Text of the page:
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‘Going global’ continues to be the rage among players looking at pro golf’s future

January 17, 2024
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Bradley Kanaris

DUBAI — More often than not, pre-tournament press conferences are dull affairs. High-profile players are wheeled in to answer questions that tend to revolve around a) their current form, b) the state of the course and c) any other routine business. But there are exceptions. While there was a bit of a), b) and c) on the eve of the DP World Tour’s 35th Dubai Desert Classic, another theme soon emerged, which was predictable, given that it has been the biggest point of discussion in the professional game since the start of the year.

Yes, we’re talking “global golf” amidst the on-going talks involving the PGA Tour, the DP World Tour, the Saudi Public Investment Fund and the Strategy Sports Group. Predictably, Rory McIlroy had something to say on the subject. Not too far removed from his resignation from the PGA Tour Policy Board, the four-time major champion was asked if he was worried about the subsequent lack of European representation on such an influential body. Especially at a time when golf’s biggest tour is—whether it likes it or not—being forced to look seriously beyond the borders of the United States.

“We do have Adam Scott as an international representation, which I think is important,” McIlroy said on Wednesday. “The opportunity here is global, and I think you'd be very naïve to not think that way. Look at the event at Kapalua a couple of weeks ago, which is supposed to be one of the big signature events. The TV ratings were quite underwhelming compared to some of the other events. So the opportunity here is global. There will still be massive events in America. They have huge history and tradition, and they need to be kept. But there's a lot of opportunity elsewhere. So it’s a good thing Adam is on the board and seeing maybe the bigger picture of things.”

Over to you Adam.

“Yeah, I think it is important that there is an international voice in that [Policy Board] room,” said the Australian. “Obviously, the PGA Tour has led the professional game for quite a while, but they are in partnership with the DP World Tour, and other tours around the world are in partnership with the DP World Tour, including Australia. So it's important that there's a voice representing the rest of the world and that it is more than just the United States. Hopefully, I can express that well at the board level and have some influence on decisions when it comes to golf outside the United States and how important it is not to ignore it.”

Quizzed on what he feels would be the ideal scenario coming out of the high-profile talks currently taking place, Scott had seen McIlroy’s suggestion that a “world tour” emphasizing the historic national Opens around the world is the way to go. That, he felt, would be “ideal,” but maybe “not realistic” in a game where changing American attitudes is “one of the biggest hurdles going forward.” Although, in mitigation of that point, the former Masters and Players champion did paint a more optimistic picture when speculating that the next generation of American players are likely to be more open to using their passports than some others have been in the past.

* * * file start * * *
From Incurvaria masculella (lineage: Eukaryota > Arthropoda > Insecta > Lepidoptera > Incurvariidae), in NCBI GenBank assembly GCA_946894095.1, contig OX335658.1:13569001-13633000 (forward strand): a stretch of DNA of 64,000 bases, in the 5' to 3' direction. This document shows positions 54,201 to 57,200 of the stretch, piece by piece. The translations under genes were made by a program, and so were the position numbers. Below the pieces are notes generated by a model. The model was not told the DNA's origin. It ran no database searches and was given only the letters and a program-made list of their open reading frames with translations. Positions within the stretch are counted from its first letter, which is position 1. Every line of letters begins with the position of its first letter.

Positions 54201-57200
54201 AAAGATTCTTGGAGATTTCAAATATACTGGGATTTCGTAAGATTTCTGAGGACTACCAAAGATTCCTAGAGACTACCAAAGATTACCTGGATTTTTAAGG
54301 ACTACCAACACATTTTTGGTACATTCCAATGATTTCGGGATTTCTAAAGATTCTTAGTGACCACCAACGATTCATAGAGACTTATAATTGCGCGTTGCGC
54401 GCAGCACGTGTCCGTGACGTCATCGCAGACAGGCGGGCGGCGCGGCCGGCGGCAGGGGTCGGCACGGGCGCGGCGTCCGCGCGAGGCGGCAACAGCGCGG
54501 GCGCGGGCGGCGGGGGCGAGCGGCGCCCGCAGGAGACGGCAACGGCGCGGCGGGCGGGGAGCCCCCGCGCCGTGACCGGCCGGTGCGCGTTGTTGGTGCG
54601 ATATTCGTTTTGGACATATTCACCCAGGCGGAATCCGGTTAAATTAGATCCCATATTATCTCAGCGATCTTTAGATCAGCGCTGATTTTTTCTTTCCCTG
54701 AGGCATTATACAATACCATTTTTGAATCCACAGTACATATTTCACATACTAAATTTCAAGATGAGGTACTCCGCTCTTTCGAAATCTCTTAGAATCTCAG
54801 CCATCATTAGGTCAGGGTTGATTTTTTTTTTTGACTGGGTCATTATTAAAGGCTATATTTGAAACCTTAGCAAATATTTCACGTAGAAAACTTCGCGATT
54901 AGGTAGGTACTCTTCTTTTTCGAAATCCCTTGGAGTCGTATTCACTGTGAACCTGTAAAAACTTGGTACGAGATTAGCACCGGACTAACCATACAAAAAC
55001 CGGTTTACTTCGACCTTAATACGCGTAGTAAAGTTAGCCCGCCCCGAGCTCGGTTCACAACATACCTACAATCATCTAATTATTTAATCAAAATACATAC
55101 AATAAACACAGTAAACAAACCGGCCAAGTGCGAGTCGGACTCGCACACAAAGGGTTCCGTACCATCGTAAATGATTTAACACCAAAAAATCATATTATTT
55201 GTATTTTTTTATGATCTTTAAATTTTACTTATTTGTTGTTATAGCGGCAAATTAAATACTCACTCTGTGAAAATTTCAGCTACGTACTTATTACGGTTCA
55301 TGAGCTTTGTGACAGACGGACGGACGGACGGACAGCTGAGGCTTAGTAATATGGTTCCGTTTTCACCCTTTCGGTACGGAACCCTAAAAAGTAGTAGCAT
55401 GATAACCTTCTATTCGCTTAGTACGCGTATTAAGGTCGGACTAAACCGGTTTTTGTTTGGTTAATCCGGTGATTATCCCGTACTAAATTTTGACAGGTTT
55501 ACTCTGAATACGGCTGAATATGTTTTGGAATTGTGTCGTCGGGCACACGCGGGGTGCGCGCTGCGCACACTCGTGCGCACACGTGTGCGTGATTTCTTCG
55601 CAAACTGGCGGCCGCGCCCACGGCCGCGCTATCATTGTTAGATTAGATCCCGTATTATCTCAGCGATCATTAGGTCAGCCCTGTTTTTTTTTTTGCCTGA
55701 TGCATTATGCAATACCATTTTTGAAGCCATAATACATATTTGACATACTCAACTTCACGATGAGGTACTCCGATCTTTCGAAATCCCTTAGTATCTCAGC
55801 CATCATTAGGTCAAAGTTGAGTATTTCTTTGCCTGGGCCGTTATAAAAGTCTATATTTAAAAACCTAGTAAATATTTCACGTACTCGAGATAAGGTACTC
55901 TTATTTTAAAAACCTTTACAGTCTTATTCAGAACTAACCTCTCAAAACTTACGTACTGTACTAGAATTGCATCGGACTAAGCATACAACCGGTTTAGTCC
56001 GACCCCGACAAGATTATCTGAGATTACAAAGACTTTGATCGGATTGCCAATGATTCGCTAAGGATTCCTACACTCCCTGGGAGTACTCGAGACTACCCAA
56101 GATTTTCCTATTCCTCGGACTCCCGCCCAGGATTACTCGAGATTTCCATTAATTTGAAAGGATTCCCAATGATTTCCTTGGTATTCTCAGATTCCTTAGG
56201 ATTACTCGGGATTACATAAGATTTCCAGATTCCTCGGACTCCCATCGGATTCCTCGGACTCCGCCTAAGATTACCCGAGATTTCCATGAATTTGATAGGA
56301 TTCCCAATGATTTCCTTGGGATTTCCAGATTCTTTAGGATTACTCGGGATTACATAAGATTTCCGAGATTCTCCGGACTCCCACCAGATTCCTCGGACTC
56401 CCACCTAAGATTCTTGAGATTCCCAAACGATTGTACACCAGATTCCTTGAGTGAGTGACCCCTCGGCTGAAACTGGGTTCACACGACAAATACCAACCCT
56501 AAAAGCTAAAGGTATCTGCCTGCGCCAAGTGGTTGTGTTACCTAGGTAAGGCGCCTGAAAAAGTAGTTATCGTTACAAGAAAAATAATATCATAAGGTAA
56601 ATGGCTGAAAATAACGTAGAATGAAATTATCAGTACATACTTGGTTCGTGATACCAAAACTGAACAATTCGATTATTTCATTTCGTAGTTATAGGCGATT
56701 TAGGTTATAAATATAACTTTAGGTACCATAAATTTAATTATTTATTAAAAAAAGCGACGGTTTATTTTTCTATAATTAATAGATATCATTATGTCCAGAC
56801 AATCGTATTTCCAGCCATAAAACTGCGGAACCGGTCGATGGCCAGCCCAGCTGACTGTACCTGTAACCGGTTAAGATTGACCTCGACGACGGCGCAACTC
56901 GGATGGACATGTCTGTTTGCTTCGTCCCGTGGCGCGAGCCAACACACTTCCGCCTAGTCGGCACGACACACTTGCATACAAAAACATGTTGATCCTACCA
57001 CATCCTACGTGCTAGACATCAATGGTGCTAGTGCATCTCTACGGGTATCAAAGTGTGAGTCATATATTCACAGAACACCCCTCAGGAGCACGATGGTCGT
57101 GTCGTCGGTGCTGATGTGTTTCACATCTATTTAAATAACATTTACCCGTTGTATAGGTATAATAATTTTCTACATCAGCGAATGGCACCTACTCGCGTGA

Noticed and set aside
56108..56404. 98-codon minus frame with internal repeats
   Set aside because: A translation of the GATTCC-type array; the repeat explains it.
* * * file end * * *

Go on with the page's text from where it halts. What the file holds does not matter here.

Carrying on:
“Hopefully, guys are open-minded enough to kind of look at these opportunities from a playing point and get experience of traveling around the world and spreading the good word of the game and keeping people excited,” said Scott, citing by way of example the experience Max Homa enjoyed when winning the Nedbank Challenge in South Africa late last year.

“The way the professional game has been shaped over the last 20 years, it's been very important to be playing in America,” Scott continued. “But I think a better balance can be achieved going forward. To be fair to the younger American players, they are enjoying their international experiences as well. The events that they have played when they have travelled means they are very open to the possibility of traveling to great venues around the world to play some great tournaments.”

One American who is doing just that this week is Open champion Brian Harman. At age 36, the Georgia-native is taking advantage of his still fresh (and surely lucrative) major-winner status to play in places other than the United States. But, as he admitted, international travel is not something he has given much thought to during his professional career. Why would he when there was so much money to be played for close to home?

“I don't necessarily disagree with that at all,” he said after being asked if his compatriots are ready to embrace a brave new international world. “I'm open to all those ideas. I think the more exposure that we can get across the globe, the better. There's a place for golf all over the place. Anywhere willing to spoil us like we are this week, they deserve to have a good field.

“There's some golf-starved areas of the world, and I was just thinking about how cool it is that we can use this game as an avenue to go see places that you wouldn't otherwise get to see,” he continued. “This is really the first big opportunity I've had during our normal tour schedule to take some time and go somewhere else. And I’m very happy to do so.”

Where Harman wasn’t prepared to go was to admit that the biggest “road block” to a global schedule of elite events has always been the inward-looking attitude of those running the PGA Tour.

“I don't know,” Harman said. “I'd have to think about that. But I never really felt like I had a choice. I was a PGA Tour player. There was no demand for me to go anywhere else. I didn't really have any opportunity to go play across the globe.”

Well, now he has. And the way things look like they are going, he better make sure his passport remains up to date. Ask just about anyone.